This was an opportunity to learn how the colour of light can easily be adjusted out of (or into) an image using either coloured filters at the time of capture, or in post production. The key here is to remember that visible white light is made up of all component colours. I remember at school (now several decades ago), making a coloured wheel in Physics. The wheel was comprised of several segments each painted with a different colour. When the wheel was spun very fast, the colours blurred until eventually no single colour could be seen. However, instead of seeing a dark brown mess, the visible colour was actually white.
In this exercise I had the chance to see the opposite effects. So when white light is changed by placing a coloured filter in front of the camera, only that colour passes through. So a green filter used in landscapes would enhance the greens, but block out or reduce other colours. Of course, one must realise that in certain situations, colours, compositions and lighting, many colours are not necessarily ‘pure’. So the red part of yellow might pass through a red filter, for example.
Nevertheless, the images below show the overall effect of how certain colours can be deliberately forced to become more or less dominant in an image by the careful use of filters.
Left: Desaturated image. No filter used. Right: Yellow filter. The image is altered to let the yellow light pass into the lens. Yellow here appears ‘brightest’. Left: Red filter. Now the red portion of the image appears brightest. One should note that the contrasting colour (green) is now very dark. Right: Blue filter. Blue is lightest in the image, followed by green. Yellow and red have become much darker. Green filter. The green portion of the image has become brightest.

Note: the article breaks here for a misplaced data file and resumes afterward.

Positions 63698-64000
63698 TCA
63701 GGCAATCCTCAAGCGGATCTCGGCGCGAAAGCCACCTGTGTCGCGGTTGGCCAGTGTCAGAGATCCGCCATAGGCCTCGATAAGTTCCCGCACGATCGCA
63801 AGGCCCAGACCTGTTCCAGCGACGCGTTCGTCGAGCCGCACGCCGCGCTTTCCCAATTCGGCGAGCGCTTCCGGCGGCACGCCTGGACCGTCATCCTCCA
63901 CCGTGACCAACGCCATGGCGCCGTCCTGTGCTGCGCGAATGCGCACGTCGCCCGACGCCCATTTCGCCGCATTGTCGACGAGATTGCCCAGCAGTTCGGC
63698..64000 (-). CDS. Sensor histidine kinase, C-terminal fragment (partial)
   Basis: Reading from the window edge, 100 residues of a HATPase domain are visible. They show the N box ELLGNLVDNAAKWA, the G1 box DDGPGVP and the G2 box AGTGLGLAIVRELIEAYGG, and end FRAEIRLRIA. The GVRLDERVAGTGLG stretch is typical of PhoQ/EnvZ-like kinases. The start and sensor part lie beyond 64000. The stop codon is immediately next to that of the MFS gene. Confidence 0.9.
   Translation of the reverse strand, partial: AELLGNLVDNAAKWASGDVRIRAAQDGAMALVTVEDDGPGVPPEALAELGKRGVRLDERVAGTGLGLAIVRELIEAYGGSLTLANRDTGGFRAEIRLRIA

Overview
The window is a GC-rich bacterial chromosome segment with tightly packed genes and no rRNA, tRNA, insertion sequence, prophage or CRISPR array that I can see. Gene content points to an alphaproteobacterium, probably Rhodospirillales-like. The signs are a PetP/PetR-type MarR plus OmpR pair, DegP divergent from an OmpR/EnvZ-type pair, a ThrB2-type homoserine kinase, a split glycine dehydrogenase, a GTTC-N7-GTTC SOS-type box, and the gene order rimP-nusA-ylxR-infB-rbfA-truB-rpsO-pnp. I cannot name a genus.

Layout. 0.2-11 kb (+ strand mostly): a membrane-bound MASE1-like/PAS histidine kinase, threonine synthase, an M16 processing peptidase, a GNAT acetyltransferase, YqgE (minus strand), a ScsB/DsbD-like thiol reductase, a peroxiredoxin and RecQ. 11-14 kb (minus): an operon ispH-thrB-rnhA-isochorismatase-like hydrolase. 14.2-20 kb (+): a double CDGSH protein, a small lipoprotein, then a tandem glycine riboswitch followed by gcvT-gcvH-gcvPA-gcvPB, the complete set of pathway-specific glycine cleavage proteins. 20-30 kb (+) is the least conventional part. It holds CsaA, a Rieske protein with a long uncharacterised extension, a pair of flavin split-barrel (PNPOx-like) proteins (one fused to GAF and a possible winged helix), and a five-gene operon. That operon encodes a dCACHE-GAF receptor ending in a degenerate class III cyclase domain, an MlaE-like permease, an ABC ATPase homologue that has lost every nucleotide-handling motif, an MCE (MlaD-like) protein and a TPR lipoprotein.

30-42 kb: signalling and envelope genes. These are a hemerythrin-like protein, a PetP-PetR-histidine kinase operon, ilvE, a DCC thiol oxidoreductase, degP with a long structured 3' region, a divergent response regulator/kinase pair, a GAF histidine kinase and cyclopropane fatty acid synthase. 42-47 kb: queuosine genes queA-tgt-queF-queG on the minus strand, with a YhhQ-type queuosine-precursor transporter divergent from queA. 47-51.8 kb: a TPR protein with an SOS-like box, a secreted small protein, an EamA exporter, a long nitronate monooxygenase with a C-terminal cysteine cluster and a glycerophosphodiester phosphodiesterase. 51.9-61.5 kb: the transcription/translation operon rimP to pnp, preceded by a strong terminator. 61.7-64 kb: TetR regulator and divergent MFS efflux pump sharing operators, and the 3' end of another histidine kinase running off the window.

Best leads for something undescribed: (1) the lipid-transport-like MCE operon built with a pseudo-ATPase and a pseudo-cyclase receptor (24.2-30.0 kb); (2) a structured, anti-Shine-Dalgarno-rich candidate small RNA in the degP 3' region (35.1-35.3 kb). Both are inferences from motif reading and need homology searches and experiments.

Primary and Secondary Colours
1/125 f18 ISO800
The object of this exercise was to select and photograph colours that most accurately match those shown in the accompanying colour wheel. Adjusting the exposure up or down from a ‘normal’ exposure by around 2/3s of a stop certainly helped. In each of the series below I have indicated the image I feel most closely resembles the target colour required from the exercise.
1st image most closely resembles the target colour
1st image most closely resembles the target colour
2nd image most closely resembles the target colour 2nd image most closely resembles the target colour
3rd image most closely resembles the target colour
2nd image most closely resembles the target colour
1/200s f8 ISO640 In the image above, I love how the yellows and blues in the hut and the sign are both similar and distinct from one another. The hut is paler and the sign more vivid and bold. Yet both are slightly different versions of each other, adjusted by virtue of changes in hue and saturation. An interesting example of colour in action.
The selection below combines primary and secondary colours.